The Replacement for Displacement: How Ford’s 2.3L EcoBoost killed off V6s and V8s
At this point it’s absolutely no secret that smaller displacement turbocharged engines are taking the place of larger naturally aspirated engines all across the automotive world. And the change has happened pretty quickly.
From compact cars to fullsize pickups, there’s no segment that’s been unaffected by this shift in engine strategy—and arguably one of the most dramatic and successful applications of this comes from Ford’s implementation of the 2.3L EcoBoost engine.
The 2.3 is the largest of Ford’s EcoBoost four cylinder engines, first appearing the Mustang for the 2015 model year along with the Lincoln MKC crossover SUV.
Initially, the S550 Mustang was offered with three different engine options, with the 2.3 EcoBoost being the midlevel option that sat between the base 3.7 liter naturally aspirated V6 and the 5.0 Coyote V8 in the Mustang GT.
With the V6 being a carryover engine it was the EcoBoost that got that all the attention in the 2015 Mustang. It made 310hp and 320 pound feet of torque—numbers that were equal to the old 4.6L V8 that used to power the Mustang GT.
Along with improved fuel economy, the EcoBoost also delivered a much flatter torque curve than the Mustang’s NA V6, and with tightening fuel economy standards, Ford dropped the V6 in 2018, making the EcoBoost the new base power plant.
And while the later V6 Mustangs were actually quite quick in their own right, there hasn’t been a large negative outcry over its replacement with the four-cylinder.
Not only is the turbo engine’s torque more accessible, when it comes to the aftermarket there’s a lot more potential for cheap power upgrades when dealing with a turbo engine. And if you want an aspirated engine that loves to rev, the GT’s V8 is still there for you.
Soon Ford started dropping the 2.3 EcoBoost into other vehicles, from the family-hauling Explorer to its ultimate hot hatchback Focus RS, which packs a 2.3 making a very stout 350 horsepower.
And while a turbocharged four-cylinder is traditional engine choice for a hot hatch, in other more pedestrian vehicles the 2.3L has continued to establish itself as a worthy and often superior rival to a larger V6.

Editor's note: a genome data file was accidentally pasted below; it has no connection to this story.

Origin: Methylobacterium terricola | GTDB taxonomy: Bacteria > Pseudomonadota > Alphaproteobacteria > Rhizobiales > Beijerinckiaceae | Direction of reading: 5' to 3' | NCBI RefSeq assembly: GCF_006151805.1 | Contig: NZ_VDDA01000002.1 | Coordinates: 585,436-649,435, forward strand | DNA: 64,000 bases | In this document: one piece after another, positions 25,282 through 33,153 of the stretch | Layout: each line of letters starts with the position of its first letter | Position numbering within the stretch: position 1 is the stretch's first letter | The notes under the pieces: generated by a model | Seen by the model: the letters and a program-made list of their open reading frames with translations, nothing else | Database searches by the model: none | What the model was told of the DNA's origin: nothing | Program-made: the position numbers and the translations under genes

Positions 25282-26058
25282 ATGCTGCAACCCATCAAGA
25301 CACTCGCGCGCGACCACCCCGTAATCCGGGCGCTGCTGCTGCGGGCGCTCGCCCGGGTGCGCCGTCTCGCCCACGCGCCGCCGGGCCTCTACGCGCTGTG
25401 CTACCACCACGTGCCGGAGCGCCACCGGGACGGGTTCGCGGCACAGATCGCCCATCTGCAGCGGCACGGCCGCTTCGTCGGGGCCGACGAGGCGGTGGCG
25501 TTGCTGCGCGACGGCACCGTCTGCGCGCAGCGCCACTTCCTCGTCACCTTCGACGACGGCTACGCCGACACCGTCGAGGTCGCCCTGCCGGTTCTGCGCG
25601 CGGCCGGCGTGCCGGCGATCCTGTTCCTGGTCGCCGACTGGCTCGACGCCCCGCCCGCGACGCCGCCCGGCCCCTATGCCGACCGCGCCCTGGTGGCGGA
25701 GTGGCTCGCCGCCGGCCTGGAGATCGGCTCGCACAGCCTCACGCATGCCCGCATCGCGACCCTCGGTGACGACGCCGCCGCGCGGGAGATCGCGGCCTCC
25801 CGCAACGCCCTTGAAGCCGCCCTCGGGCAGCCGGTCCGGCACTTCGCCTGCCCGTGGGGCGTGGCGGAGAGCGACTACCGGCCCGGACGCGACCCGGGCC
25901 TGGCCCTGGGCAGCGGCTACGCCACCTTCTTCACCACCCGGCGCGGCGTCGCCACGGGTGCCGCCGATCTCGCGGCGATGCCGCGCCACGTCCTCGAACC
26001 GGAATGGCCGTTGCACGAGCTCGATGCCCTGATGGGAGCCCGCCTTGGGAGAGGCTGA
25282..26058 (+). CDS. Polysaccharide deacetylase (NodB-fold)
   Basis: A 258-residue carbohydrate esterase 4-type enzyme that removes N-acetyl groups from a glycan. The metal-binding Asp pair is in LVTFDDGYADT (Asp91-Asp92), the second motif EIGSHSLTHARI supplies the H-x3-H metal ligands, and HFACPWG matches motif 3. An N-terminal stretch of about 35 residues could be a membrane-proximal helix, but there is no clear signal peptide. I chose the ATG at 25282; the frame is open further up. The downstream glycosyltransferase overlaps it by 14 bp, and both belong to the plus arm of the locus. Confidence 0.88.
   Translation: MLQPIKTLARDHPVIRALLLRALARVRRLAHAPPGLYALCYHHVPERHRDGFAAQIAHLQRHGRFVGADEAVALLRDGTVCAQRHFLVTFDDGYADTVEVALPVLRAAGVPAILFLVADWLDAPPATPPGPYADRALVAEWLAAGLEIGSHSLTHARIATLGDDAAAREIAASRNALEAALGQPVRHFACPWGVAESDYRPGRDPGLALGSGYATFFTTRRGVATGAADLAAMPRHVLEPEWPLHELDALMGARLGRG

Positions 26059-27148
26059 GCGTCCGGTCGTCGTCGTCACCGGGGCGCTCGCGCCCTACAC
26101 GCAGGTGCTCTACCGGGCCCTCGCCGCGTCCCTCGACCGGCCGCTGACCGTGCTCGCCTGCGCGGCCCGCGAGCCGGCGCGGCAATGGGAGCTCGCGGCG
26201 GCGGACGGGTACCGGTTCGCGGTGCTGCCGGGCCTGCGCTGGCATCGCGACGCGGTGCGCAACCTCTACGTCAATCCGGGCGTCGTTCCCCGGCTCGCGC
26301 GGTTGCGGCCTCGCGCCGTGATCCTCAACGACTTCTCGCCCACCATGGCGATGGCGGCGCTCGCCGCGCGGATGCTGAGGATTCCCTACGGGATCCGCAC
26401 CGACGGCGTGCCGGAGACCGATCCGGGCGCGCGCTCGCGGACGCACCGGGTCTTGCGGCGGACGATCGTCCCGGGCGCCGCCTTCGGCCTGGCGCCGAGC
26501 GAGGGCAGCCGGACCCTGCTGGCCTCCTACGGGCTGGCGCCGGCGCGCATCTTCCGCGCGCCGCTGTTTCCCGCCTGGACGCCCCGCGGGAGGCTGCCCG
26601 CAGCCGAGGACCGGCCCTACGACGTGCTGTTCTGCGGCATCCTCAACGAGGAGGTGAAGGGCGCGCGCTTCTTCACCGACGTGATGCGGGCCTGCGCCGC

Take the current Ford Ranger pickup for example. In the American market the Ranger’s sole engine choice is a 270hp variant of the 2.3L EcoBoost. And even with the four cylinder engine, the Ranger still manages to be quicker than V6 competitors like the Chevy Colorado and Toyota Tacoma.
Even more importantly, the 2.3 EcoBoost will get another bump in popularity serving as the base engine for the new 2021 Ford Bronco. Given how popular the Bronco is likely to be, brands that do upgrade parts for the 2.3L must be quite excited.
While there’s always something to be said for the mechanical simplicity, response and linear nature of naturally aspirated engines, the growth of engines like the 2.3 EcoBoost has truly opened up the potential for tunes and significant bolt-on power upgrades in a lot of vehicles where that was previously rare. Going back even further into history, you could even say the 2.3L EcoBoost four cylinder has taken on the role an entry level small block V8 would have back in the '80s and '90s.
Having been on the market for more than five years now, it’s fair to say Ford’s 2.3L EcoBoost platform has proven itself as worthy powerplant in everything from pony cars to hot hatches to off-roaders.
It might be smaller than the naturally aspirated engines it replaced, but the difference has more than made up for in terms of performance from an enthusiast standpoint, power potential.
The reality is emissions standards and rules are only going to tighten further, with states like California just announcing they are planning to ban than sale of new gasoline vehicles by 2035.
By then, the 2.3L EcoBoost will likely be considered the antiquated gas-burner of yesterday, but it’s a pretty great engine for today.
More From Driving Line
- Don't forget about Ford's V6 EcoBoost engines either. Check out our break down of those right here.